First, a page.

How to Become the Person Everyone Wants to Interview

microphone

Let’s face it, you always experience a little envy when you see or hear people on television and radio. You wish it was you…In fact, you’ve been working so hard you know that it should be you. But when will your time come?

The sad part is, you know that when your clients see one of your competitors on television or a podcast and don’t see you, they often wonder if they should go with that other person instead.

You need to establish yourself as an expert, and getting interviewed by radio, podcast or TV hosts can help you do just that. So, here is how you can help speed up the process by positioning yourself as a subject matter expert.

Step #1: Networking face-to-face

When it comes down to it, it’s who you know. Affiliate marketer Zac Johnson flew to New York City to do an interview at the ABC Studios because of a relationship he started with Tory Johnson.

Zac met Tory at a Blog World Expo and was able to spend some quality time with her at that conference. Zac got his foot in the door because he set aside the time and money to network face-to-face with influencers.

That gamble paid off when he got that call to do the interview with Tory. It wasn’t just a phone interview either, and it wasn’t just to get a few quotes from him. He got the full treatment with the experience—make up, coaching from the producer and five minutes in front of a national audience.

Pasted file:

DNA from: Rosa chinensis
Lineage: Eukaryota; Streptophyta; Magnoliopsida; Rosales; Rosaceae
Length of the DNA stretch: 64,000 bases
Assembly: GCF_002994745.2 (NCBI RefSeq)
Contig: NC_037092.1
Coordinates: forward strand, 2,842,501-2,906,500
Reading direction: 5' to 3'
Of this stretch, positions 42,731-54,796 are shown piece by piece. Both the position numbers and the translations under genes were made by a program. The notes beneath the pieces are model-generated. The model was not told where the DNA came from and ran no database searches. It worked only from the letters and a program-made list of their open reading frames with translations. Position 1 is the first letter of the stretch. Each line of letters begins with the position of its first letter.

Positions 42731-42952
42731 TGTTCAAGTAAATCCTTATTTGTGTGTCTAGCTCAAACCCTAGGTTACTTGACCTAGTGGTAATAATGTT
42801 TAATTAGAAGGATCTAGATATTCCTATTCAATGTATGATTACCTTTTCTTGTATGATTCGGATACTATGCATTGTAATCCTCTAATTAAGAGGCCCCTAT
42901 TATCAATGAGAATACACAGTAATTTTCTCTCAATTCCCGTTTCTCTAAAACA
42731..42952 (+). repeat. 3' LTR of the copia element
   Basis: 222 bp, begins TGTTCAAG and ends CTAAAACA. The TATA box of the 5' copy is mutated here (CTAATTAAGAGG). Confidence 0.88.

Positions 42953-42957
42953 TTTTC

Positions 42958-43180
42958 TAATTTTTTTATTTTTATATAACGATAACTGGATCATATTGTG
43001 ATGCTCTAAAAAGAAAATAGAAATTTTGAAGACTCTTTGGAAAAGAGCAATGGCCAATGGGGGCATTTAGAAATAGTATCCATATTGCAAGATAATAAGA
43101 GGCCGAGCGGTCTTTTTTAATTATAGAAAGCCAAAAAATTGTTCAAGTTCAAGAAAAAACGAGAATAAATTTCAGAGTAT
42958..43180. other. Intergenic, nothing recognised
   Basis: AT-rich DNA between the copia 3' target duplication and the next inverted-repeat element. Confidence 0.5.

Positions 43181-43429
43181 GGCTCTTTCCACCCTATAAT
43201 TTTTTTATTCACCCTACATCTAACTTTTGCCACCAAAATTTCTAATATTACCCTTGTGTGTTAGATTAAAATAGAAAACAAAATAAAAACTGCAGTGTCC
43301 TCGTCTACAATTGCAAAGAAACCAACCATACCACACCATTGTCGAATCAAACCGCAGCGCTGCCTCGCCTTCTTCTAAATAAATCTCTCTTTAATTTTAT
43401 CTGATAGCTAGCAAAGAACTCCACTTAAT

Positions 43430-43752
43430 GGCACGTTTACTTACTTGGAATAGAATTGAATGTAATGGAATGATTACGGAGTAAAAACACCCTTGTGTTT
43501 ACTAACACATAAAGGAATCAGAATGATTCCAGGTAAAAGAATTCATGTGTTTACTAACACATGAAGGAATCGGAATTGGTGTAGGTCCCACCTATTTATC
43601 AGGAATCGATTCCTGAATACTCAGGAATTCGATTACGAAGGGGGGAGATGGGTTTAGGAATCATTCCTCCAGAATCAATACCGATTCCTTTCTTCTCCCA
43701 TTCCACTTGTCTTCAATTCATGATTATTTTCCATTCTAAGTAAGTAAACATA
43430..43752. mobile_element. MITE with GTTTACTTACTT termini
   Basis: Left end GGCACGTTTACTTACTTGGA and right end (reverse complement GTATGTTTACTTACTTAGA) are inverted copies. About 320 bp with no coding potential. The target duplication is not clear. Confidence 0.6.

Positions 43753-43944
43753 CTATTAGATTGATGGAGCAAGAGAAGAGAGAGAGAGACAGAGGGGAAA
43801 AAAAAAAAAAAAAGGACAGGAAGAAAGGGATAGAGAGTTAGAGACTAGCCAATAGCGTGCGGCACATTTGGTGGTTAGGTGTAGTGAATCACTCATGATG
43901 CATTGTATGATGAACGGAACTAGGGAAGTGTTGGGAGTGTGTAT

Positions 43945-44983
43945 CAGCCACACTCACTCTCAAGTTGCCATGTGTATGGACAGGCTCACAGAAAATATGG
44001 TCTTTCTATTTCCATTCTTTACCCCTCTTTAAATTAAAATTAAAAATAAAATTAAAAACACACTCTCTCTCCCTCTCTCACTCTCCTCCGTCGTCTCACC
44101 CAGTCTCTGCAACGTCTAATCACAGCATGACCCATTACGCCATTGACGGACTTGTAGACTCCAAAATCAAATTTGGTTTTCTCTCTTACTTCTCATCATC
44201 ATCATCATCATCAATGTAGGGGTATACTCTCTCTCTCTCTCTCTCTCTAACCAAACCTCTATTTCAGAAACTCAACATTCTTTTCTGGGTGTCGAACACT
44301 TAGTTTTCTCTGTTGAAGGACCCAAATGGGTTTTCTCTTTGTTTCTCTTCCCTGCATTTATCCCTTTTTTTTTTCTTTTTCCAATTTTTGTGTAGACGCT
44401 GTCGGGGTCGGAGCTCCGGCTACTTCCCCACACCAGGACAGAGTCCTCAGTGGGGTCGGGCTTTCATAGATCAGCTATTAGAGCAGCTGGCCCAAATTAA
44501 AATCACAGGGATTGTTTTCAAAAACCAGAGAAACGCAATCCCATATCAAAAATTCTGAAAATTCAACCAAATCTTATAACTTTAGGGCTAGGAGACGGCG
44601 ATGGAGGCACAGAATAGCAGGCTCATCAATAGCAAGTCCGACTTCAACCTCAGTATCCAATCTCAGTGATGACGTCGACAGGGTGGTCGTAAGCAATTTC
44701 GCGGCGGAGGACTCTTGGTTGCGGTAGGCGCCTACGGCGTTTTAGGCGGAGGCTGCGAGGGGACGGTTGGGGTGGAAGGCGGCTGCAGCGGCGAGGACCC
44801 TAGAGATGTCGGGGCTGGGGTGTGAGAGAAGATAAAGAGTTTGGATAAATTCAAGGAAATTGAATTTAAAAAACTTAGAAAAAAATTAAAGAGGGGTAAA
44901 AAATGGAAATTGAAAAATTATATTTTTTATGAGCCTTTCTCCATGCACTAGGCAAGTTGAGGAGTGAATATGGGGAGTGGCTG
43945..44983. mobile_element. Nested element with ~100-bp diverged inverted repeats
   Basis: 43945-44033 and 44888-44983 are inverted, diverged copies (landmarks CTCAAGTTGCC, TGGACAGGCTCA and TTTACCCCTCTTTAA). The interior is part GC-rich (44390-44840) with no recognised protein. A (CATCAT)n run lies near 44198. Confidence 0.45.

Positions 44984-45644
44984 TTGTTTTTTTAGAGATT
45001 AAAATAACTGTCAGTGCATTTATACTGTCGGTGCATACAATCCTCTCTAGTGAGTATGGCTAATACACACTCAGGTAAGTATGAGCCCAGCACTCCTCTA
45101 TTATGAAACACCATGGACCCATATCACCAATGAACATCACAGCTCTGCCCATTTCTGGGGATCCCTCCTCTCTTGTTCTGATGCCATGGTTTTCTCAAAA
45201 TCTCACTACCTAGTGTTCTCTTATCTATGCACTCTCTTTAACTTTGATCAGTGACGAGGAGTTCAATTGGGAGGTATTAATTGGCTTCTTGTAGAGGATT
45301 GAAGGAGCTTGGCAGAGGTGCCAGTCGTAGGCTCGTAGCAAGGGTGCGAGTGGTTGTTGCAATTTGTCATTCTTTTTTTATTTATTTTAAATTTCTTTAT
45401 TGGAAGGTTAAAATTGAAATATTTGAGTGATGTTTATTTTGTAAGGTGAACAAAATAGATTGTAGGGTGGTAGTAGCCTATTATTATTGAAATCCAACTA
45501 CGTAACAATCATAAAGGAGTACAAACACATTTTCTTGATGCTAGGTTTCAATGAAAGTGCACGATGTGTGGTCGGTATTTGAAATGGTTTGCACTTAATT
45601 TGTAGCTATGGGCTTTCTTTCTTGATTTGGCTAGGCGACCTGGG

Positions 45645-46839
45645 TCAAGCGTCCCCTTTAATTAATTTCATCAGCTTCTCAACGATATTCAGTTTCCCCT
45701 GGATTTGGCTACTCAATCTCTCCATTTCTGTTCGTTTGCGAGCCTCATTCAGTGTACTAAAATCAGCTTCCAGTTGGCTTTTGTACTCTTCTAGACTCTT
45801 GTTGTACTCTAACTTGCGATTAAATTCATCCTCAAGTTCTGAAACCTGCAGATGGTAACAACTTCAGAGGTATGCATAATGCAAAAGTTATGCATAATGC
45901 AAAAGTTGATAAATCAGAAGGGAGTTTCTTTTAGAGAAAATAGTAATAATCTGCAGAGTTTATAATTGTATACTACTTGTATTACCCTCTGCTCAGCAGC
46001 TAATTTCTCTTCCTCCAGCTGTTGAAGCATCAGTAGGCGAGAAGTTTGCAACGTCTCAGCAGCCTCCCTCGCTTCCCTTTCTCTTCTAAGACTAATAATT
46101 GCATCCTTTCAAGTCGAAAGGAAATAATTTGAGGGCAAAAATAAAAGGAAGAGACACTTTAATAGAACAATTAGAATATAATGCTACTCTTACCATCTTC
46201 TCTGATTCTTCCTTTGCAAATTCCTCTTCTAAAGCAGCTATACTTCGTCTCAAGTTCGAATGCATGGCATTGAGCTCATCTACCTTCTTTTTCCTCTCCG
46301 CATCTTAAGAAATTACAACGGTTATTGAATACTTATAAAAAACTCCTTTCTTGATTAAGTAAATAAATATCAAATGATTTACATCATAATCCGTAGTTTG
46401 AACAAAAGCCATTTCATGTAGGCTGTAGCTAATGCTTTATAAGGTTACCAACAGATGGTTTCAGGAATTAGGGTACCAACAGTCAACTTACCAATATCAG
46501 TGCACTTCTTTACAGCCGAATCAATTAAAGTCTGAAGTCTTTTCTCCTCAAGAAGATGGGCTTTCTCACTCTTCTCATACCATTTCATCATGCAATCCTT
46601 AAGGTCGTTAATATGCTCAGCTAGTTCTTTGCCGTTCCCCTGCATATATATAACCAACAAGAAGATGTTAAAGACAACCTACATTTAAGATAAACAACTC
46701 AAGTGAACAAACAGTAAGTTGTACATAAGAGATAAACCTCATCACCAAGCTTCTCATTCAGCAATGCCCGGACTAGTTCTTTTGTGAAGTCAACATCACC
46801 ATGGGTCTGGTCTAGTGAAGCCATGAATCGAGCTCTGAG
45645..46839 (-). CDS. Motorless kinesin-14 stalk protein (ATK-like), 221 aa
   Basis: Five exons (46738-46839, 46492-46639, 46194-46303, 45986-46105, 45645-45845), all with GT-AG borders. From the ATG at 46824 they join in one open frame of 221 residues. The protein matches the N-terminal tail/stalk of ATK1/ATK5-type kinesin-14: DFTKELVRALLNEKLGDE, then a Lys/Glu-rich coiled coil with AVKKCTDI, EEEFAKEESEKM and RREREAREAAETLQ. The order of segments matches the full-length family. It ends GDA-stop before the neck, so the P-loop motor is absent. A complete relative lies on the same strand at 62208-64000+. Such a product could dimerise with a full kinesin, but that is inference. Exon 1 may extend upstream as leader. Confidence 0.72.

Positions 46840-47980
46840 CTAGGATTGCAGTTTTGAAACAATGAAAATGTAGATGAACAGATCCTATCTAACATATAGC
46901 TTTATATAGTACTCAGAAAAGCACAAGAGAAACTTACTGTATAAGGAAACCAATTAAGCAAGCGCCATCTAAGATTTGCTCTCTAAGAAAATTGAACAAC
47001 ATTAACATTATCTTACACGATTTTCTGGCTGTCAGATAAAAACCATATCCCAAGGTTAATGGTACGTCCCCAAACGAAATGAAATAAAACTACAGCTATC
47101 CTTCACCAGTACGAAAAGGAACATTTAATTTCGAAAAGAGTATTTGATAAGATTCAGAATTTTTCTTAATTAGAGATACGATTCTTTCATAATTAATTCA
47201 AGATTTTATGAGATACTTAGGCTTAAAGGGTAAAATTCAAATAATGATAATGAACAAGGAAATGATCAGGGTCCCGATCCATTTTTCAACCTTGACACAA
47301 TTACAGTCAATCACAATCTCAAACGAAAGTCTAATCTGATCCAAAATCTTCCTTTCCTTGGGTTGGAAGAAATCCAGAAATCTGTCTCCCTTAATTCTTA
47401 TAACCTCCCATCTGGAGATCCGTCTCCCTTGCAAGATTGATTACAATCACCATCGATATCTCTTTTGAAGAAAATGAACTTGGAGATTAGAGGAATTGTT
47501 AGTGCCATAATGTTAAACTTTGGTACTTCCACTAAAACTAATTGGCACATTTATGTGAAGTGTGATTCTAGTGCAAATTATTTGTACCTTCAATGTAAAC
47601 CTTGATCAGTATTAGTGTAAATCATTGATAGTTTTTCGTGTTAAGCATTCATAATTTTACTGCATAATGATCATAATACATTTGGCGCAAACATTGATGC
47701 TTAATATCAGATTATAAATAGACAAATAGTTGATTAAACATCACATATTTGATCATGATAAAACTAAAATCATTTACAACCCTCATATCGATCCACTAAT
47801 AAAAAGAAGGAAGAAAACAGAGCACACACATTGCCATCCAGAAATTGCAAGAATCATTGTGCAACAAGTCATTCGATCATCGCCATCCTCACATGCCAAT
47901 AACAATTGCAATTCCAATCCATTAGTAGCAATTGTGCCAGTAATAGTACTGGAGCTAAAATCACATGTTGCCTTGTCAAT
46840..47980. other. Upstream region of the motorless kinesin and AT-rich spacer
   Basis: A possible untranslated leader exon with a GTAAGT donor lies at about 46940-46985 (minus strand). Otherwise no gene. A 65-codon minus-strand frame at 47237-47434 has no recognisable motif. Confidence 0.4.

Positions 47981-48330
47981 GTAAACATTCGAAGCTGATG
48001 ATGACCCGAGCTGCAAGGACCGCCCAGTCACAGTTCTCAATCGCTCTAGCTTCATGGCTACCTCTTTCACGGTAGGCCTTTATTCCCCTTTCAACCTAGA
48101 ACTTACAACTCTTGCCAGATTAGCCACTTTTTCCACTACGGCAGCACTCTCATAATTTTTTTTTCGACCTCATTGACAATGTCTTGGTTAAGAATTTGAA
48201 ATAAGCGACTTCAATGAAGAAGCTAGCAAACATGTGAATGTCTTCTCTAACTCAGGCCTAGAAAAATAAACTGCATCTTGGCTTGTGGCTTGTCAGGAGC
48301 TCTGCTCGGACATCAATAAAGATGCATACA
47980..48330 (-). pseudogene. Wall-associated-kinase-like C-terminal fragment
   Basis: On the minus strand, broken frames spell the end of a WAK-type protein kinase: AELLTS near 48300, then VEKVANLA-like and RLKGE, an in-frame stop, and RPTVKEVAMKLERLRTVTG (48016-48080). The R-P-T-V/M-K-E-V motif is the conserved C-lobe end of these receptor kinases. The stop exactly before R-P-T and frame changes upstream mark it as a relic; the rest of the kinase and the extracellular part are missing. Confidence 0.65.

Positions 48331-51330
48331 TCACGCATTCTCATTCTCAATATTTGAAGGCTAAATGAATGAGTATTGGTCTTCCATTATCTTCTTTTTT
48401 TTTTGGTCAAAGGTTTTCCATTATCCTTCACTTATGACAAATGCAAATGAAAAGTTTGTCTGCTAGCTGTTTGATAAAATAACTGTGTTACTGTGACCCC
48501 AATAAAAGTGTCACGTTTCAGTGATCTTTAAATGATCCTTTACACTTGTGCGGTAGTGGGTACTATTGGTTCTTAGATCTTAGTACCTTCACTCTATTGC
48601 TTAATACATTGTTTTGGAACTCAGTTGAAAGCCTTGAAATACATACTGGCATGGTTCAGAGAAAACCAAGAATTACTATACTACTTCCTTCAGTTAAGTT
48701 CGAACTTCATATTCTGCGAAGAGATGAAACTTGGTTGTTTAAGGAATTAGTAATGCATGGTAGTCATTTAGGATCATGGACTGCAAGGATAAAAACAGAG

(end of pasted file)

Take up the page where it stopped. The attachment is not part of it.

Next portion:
Never underestimate the value of networking with people in person. You don’t always have to drop a couple of thousand and travel across the country to meet the right people. You could run into journalists at events like these:

  • Local Tweet-up.
  • Local Chamber of Commerce.

The idea is to experiment and carve time out of your schedule to network. Plus, don’t forget to attend journalist-focused events. Here’s a list of the top 12 events to attend in 2012.

Step #2: Seek out radio and podcast interviews

The next step to becoming the person people want to interview is to hunt down the opportunities. Search for radio hosts or podcasters who need interviews by experts.

  1. Search for “radio + your subject matter” and “podcast + your subject matter” on Google.
  2. Search through the iTunes podcast library.
  3. Search through podcast directories like PodcastAlley.com or Podbean.com.

Once you’ve identified radio or podcast hosts you are interested in, contact them through their websites. Either call or email…whatever you feel most comfortable with. Usually, the podcaster will handle all of his or her own bookings, but the radio show host may have a booking assistant or producer, especially if it is a big radio show. Regardless, don’t be afraid to approach them.

Make the pitch specific to them and their show, highlighting why you being on the show will benefit themnot you. Your goal is to educate or entertain their audiences, not sell your products or services.

If you can, offer a valuable piece of information in your pitch. This could include original research or an experience you had that would be useful to your prospective listeners.

Here’s one final tip: sign up for radioguestlist.com. This free service will send you an email every day with a list of interview opportunities from podcast, online TV shows, radio, satellite and TV producers who are looking for experts in a particular subject matter.